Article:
The need exists for optimal scheduling of maintenance graders in the District Municipalities. At present, blading is scheduled without regard to optimising costs or the riding quality of the network and is based on local experience and on demand due to complaints of unacceptable riding quality by local residents. The type of maintenance strategy also needs to be incorporated, i.e., light or heavy blading. Currently the GRMS predicts the blading frequency (Draft TRH20, 1990) of each road, but this is only loosely followed or ignored. The purpose of this module will be to assist the District Municipality with scheduling and route planning of the maintenance grader fleet in order to achieve optimal usage of maintenance graders and the lowest total transport costs while incorporating the constraints, such as a finite number of available graders and working from fixed base stations. It is envisaged that the Blading Optimisation Module functionality will include: · Importation of data from the WCPA Integrated Road Management System: this will include: o The surfaced and unsurfaced road network per district and regions as well as link lengths o Calculated optimum blading frequencies per road segment o Maintenance history · Allowing the manual entering of constraints and variables: constraints are considered known factors that might influence the optimum blading programme and include: o Number of graders available per district o Productivity of graders o Base stations (Location) o Funding allocation Variables are considered uncontrollable factors and include: o Rainfall and distribution throughout the District o Emergency road repairs due to, e.g. washaways o Community requests, e.g., blading required on specific roads due to community activities such as auctions · Determining the required number of graders for the network incorporating given constraints · Optimising the use of available graders through appropriate methodologies by providing a schedule and route plan for each grader when required · Allowing user intervention: in order to ensure that the system is utilised it is essential that the manager works directly on an interactive screen, e.g. o The system should show the daily route and optimised programme for each grader o Based on complaints/ emergencies, which must be entered into the system on a daily basis and displayed, the manager reorganises the programme by selecting a location,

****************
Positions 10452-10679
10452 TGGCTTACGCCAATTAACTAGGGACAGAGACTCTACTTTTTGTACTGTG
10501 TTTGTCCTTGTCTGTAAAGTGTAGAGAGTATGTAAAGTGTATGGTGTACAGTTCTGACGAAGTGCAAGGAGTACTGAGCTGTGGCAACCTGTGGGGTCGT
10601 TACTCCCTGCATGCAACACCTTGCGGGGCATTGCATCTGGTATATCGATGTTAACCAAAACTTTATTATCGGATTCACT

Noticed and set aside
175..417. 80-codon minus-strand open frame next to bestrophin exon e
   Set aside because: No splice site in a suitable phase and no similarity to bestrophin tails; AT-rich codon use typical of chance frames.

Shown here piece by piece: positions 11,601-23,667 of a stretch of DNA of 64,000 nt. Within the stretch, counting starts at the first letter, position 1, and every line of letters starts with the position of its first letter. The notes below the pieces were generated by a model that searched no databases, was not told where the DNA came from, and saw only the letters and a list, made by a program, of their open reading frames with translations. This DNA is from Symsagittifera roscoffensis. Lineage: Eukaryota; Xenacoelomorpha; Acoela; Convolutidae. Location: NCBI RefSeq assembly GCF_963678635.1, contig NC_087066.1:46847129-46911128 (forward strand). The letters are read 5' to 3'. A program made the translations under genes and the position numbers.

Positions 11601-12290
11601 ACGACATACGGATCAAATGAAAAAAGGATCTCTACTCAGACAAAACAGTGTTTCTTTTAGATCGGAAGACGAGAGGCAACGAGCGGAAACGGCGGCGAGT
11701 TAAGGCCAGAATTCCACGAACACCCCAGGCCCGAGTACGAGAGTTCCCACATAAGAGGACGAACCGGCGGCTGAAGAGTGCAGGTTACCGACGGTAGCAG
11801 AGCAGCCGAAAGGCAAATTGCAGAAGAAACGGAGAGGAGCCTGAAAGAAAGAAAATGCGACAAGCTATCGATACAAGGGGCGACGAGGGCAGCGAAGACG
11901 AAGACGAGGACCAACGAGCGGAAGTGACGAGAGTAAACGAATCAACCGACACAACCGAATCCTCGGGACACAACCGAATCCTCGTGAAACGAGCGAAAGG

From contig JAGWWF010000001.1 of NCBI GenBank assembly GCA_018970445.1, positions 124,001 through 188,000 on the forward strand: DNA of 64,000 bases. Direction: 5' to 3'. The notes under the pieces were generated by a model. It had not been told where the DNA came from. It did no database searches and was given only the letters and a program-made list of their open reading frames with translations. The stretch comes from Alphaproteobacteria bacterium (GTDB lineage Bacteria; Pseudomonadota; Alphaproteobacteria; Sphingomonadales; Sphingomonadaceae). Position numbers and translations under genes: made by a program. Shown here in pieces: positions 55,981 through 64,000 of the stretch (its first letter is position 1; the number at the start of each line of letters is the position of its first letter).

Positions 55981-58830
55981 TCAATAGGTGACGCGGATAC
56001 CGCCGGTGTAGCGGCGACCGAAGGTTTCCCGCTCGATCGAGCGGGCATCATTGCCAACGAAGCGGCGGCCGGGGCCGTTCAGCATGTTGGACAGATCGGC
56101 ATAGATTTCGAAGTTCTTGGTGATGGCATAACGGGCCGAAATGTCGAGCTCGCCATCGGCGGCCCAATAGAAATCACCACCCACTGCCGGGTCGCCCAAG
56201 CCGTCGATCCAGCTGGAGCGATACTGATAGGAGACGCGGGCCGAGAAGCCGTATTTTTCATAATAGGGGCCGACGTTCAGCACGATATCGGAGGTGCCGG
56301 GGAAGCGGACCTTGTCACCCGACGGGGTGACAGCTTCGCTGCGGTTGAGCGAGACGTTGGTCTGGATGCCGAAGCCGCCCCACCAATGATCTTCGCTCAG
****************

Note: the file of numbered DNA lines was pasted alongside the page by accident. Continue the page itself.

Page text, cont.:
TRB Committee AFD10 on Pavement Management Systems is providing the information contained herein for use by individual practitioners in state and local transportation agencies, researchers in academic institutions, and other members of the transportation research community. The information in this paper was taken directly from the submission of the author(s).

6th International Conference on Managing Pavements (2004)

·

activity, priority, resources and time requirement. The system should then re-optimise the grader programme. Comparing and reporting on the actual versus the required blading frequency

The methodology for this module is being researched at the time of writing and is the subject of a masters thesis.

Query Module

The purpose of this module is to allow operational managers at the District Municipality, the District Roads Engineer and the consultants to view and print information generated by other systems. Functions of the Query Module are to extract and display: · Summary reports o Retrieve detail of a selected road network, e.g. Road number, start km and description, end km and description from RNIS o Retrieve road condition, priorities, layer thickness, Dynamic Cone Penetrometer readings, etc. from the GRMS o Retrieve traffic information from TCS o Display summary reports generated through the GMS (verified information) o Retrieve costs and progress for projects (Total, per DRE, per DM and individual projects) · Statistics and graphical displays o Comparisons of production between construction teams o Cost distribution of activities per project and/or DM o Road network summaries · Map viewer indicating o Road network o Borrow pits o Projects o Blading programmes and routes

Communications Module